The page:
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Why Jorge Valdano’s Sacking Represents a Victory for Managers Everywhere

Ex-Argentina international loses political battle to Mourinho

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It finally happened. Jose Mourinho took on – and defeated – the machine.

Vicente Del Bosque, Carlos Quieroz, Vanderlei Luxembourgo, Fabio Capello, Bernd Schuster and Manuel Pelligrini are just a few examples from the pantheon of Real Madrid managers who have tried, and failed, to achieve sustained success at this most dictatorial of institutions.

Football’s greatest unwritten rule – and also the one that is overlooked with the frequency of a Nani dive – is that continuity and freedom at managerial level are the key ingredients to long-term success at any given club.

This season, Mourinho has periodically looked destined to be the next managerial departure from the Bernabeu having not succeeded in winning a league title and regularly clashing with the club’s board. Until now, the Portuguese coach – unquestionably one of world football’s very best – has had to battle to receive the backing he felt he needed to take on Barcelona.

So news of the departure of his political nemesis, Jorge Valdano, comes as both a pleasant surprise and a symbolic success for the role of the football manager in the modern game.

Real’s infamous President, Florentino Perez – himself guilty of inhibiting any potential success his club could have enjoyed in recent years – said of Valdano’s departure: “The experience of this just completed season demonstrated the need for more autonomy, including within the coaching unit.

“Mourinho demanded an autonomy on the sporting side like that which works with English clubs. I think for the sake of the institution that this is a reorganisation that has to be done”.

Not for one fraction of a second is he wrong. It’s board level interference that has proved to be one of the decisive factors in hindering attempts to secure the likes of Rafael Benitez and Arsene Wenger as manager, in recent times.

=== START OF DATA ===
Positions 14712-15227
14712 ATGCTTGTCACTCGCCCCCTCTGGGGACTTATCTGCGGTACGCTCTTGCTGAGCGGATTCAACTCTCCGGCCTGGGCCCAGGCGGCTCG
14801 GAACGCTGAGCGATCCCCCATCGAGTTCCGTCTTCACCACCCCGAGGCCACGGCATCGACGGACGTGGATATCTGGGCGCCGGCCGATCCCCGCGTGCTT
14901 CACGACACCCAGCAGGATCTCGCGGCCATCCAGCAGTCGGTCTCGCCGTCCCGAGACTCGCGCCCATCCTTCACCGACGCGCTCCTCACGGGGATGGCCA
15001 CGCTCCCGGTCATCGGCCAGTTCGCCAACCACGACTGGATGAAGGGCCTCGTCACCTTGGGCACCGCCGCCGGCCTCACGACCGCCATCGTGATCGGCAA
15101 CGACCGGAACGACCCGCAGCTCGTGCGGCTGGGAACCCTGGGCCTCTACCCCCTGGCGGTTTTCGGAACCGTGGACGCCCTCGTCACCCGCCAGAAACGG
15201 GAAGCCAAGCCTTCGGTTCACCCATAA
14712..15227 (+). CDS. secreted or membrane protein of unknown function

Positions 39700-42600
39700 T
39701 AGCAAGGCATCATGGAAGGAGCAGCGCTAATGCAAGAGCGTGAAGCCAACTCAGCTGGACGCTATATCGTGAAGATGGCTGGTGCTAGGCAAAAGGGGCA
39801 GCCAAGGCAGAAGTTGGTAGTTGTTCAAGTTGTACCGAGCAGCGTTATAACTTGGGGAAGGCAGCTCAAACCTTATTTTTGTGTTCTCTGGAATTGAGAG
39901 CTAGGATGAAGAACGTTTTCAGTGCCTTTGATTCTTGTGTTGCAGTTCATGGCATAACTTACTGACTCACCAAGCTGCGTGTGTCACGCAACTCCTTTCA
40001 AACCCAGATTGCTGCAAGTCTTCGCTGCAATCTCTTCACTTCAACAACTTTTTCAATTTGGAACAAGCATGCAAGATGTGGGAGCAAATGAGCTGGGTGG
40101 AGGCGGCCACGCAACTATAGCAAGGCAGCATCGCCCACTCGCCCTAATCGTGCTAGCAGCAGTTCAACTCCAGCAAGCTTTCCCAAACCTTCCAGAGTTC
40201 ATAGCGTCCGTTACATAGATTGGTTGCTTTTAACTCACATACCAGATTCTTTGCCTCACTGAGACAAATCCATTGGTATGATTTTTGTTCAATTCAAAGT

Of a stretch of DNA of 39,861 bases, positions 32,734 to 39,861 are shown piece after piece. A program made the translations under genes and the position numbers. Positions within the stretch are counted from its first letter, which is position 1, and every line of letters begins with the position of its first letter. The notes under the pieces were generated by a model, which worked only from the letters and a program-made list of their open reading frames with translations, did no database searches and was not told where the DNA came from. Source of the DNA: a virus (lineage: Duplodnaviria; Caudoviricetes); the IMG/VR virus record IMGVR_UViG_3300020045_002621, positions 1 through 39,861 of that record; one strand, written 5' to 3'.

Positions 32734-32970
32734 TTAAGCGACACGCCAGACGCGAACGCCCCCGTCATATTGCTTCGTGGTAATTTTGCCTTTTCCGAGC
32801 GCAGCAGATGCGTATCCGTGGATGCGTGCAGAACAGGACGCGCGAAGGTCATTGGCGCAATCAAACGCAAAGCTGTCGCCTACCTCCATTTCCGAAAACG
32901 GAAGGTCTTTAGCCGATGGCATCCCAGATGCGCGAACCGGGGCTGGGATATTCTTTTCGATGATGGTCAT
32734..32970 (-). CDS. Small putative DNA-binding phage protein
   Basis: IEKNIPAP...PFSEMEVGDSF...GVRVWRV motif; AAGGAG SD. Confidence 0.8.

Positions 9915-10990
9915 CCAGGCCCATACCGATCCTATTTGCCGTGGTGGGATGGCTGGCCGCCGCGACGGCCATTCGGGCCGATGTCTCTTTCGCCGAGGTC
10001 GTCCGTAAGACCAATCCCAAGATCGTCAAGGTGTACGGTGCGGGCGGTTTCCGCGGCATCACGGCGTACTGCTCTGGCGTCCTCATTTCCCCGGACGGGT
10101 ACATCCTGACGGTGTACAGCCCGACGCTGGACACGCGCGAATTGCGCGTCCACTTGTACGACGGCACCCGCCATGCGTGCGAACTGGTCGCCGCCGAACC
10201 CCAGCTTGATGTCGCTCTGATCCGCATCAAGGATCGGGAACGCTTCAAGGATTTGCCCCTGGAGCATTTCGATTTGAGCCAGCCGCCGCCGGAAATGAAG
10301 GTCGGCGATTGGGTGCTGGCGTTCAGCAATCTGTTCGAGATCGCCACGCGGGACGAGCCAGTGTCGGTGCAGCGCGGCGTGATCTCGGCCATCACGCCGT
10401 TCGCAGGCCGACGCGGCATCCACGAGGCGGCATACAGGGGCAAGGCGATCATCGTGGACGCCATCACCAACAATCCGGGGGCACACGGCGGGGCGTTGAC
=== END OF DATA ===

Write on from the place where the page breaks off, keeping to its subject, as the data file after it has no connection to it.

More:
In a week where Carlo Ancelotti was dismissed for failing to repeat 2010’s double success again this season – where the unfortunate added ingredient of interference from a certain Russian oligarch was an obvious barrier – and where Neil Warnock’s future at Q.P.R is uncertain despite winning the Championship title, news of Real’s new approach is certainly refreshing.

It’s an approach that still needs to be stuck to; fewer clubs have signalled as many false dawns as Los Blancos and it’s a realistic concern that a minor run of unfavourable results could mean a return to their encroaching ways. But the fact that such a notoriously power-hungry institution has finally acknowledged the sense in letting a manager do his job is encouraging, nonetheless.

Football is littered with examples of interference from those who like to believe they know the game better than their manager. They let their romantic, fanciful notions influence their decision-making and compromise a manager’s good work.

Martin Jol was forced to work with a director of football at Tottenham who bought players he didn’t want or feel he needed. When the side struggled, it was Jol who solely got the blame and was replaced by Juande Ramos when the likelihood was that he could have succeeded had he been allowed to buy players of his choice. It wasn’t until Harry Redknapp was put in sole charge that the club made the top four.

Gianluca Del Nani, not Alan Curbishley, was in charge of transfers at West Ham which inevitably led to the latter’s departure. They’ll now be playing in the Championship next season, something that would have been highly unlikely if Curbishley was still there.

Abramovich bought Andrei Shevchenko for Chelsea – did he succeed? Robinho was bought for Manchester City yet neither Mark Hughes or Roberto Mancini wanted to keep him. When has Mike Ashley’s interference ever really helped Newcastle?

It’s significant that these changes have happened at Real Madrid and with Mourinho; there’s not a higher profile club and manager combination anywhere. When he succeeds – and there’s no question that he will, sooner or later, particularly if he can outlast Pep Guardiola at Barcelona – then they can serve as an example to clubs everywhere.

Valdano was by no means an innocuous figure at Real. He succeeded there both as a manager and player and is fondly thought of by many a fan, though he’ll be firmly forgotten about if a league title or the Champions League is won in the near future. Regardless, the point is that if Real’s board can somehow, somewhere, muster enough humility to see the error of their ways, any club can.

Unfortunately, there’ll always be a Silvio Berlusconi in charge at a club, always be an Abramovich. Those who leave the manager to do their job – Barcelona and Manchester United are just two examples – will continue to take the spoils.

Football is not about to undergo a cultural revolution, but this move will still encourage managers everywhere. Justice has been served.

Follow Declan Warrington on Twitter @decwarrington

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